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by...... Ernest Cerino, Jr.

(c) 2006

One of the best day trips from Paris I can think of is a trip to the small village of Giverny, the home of Claude Monet, the famous impressionist painter and his wonderful gardens! The gardens inspired some of Monet's finest paintings. There you can tour his stately chateaux, studio, the famous water lily pond, Japanese bridges, willows, wisteria, and more!

The village of Giverny is located in France's Normandy region, approximately 70 miles west of Paris, and is very easily reached by train. Take the train from Gare St. Lazare to the small town of Vernon. The easy train ride on SNCF's Paris-Rouen-Le Havre line takes about an hour. For those who like an early start, there is usually an 8:15 am train leaving Paris, which arrives in Vernon with some time for you to have a quaint local breakfast. Round trip train fare for two persons costs approximately 45 euros. From Vernon station, the village of Giverny is about 10 minutes away, roughly three and a half miles. A taxi (12 euros) or friendly local bus (3 euros) can take you directly there. If you are careful about budgeting time, you can leisurely tour all of the gardens in just a few short hours. Then, catch the 1:00 or 2:00 p.m. return train and be back in Paris by mid-afternoon. Check a current train schedule carefully. For those who prefer to drive from Paris you will need to take highway A13 in the direction of Rouen. For those less adventurous, Paris Visions and Cityrama provide pleasant afternoon bus tours for about 65 euros per person.

Monet's home and gardens are open for tours from April 1st through November1st. The gates open at 9:30 am daily Tuesday through Sunday (closed on Monday). There is no advance sale of tickets nor reservations possible. Giverny receives over 500,000 visitors annually during the seven months it is open. During summer, Giverny can be VERY crowded. However, if you time your visit right, there may be no crowds or lines at all. Try to avoid Monet's Gardens during summer weekends and choose a pleasant weekday if at all possible. The spring and fall is much less crowded than the very hectic peak summer vacation season. The price of admission is 5.5 euros and is actually considered a donation to the Claude Monet Society for upkeep of the grounds.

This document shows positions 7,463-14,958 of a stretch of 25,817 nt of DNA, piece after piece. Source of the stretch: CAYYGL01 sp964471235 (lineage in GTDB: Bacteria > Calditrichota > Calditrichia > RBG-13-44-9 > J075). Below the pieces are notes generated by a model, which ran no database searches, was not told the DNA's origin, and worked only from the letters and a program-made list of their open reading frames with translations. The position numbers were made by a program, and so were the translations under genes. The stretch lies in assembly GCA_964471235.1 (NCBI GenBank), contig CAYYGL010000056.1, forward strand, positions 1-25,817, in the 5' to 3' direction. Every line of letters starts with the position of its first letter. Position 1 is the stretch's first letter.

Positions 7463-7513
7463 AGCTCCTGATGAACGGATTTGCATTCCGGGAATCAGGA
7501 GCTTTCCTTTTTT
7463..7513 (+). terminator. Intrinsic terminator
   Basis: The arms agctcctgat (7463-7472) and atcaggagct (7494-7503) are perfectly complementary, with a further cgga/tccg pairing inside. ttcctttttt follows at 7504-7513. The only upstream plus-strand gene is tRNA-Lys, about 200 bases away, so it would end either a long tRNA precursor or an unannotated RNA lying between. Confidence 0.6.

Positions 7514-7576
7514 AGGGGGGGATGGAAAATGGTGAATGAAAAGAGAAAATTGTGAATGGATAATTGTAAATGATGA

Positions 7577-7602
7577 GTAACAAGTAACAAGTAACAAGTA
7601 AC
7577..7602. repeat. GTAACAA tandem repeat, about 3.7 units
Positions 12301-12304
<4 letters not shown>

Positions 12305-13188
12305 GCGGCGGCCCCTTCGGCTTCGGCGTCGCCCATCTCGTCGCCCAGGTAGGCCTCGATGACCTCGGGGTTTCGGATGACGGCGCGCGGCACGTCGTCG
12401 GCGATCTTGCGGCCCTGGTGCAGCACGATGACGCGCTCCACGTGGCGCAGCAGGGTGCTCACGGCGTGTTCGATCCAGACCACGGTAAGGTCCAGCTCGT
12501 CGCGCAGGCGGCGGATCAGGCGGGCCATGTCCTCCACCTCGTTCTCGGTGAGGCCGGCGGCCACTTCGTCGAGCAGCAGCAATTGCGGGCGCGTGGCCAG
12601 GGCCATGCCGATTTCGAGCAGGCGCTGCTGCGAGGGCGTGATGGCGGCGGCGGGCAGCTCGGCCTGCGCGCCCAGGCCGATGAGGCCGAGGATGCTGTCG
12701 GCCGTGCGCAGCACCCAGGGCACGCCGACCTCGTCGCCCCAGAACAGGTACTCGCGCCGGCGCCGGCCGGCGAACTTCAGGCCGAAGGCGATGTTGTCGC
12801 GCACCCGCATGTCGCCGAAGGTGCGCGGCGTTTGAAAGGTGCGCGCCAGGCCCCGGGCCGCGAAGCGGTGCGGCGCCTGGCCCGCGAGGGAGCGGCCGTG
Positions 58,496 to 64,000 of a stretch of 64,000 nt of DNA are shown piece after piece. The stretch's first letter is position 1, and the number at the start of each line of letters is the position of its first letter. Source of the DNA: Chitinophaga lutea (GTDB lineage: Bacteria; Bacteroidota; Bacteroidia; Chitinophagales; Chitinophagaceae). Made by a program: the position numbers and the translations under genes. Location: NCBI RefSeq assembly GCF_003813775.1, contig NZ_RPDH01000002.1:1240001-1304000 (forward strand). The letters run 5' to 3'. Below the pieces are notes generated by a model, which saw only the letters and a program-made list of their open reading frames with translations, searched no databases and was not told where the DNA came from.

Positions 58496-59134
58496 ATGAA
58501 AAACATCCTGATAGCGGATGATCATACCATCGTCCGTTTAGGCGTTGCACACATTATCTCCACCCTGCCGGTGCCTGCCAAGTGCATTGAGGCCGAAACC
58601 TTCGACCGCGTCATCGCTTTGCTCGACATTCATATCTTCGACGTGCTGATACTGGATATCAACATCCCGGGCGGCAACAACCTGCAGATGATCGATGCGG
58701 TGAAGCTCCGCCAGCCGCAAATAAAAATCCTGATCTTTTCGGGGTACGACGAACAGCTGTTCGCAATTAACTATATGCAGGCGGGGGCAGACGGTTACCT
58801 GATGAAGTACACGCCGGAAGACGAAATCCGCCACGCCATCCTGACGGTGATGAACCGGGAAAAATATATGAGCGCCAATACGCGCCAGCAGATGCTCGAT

The best time to visit Monet's Gardens for its beauty is anytime of the year. Of course, the peak season for the annual flowers and celebrated nympheas is summertime. However, Monet's gardens are beautifully maintained from spring to fall. There are flower varieties blooming one after another so that the garden transforms itself slowly with the seasons while its colors and brightness remain extraordinary. You will enjoy the explosion of early fall colors just as much as the floral intensity of the spring and summer time.

Hope for a sunny or overcast day, wear comfortable shoes, and bring extra film or memory for your camera. (Picture taking is permitted from all walking paths). The floral colors and overall artistic beauty will marvel you. It is one of most beautiful places you can ever imagine. You will quickly understand why Monet lived and painted there!

For more information on Monet's Gardens and Giverny see You can also find a train schedule to print out and take with you, at

Finally, complete your trip by visiting the Musee del'Orangerie in Paris. Closed for years, completely renovated and reopened in 2006, this museum is set in Tuileries Gardens. Monet's panoramic cycle of paintings, the NymphŽas (Water Lilies) are its monumental centerpiece and should not be missed if you've visited Giverny. For more information see

(ed. note - Complete your day by going to the Musee Marmottan in Paris and seeing Monet's paintings of the very scenes you visited).

Ernest Cerino is a frequent traveler to Paris and many other major European cities. He credits reading early versions of Fred's Guide to Paris with taking the fear out of traveling to Europe, many years ago.

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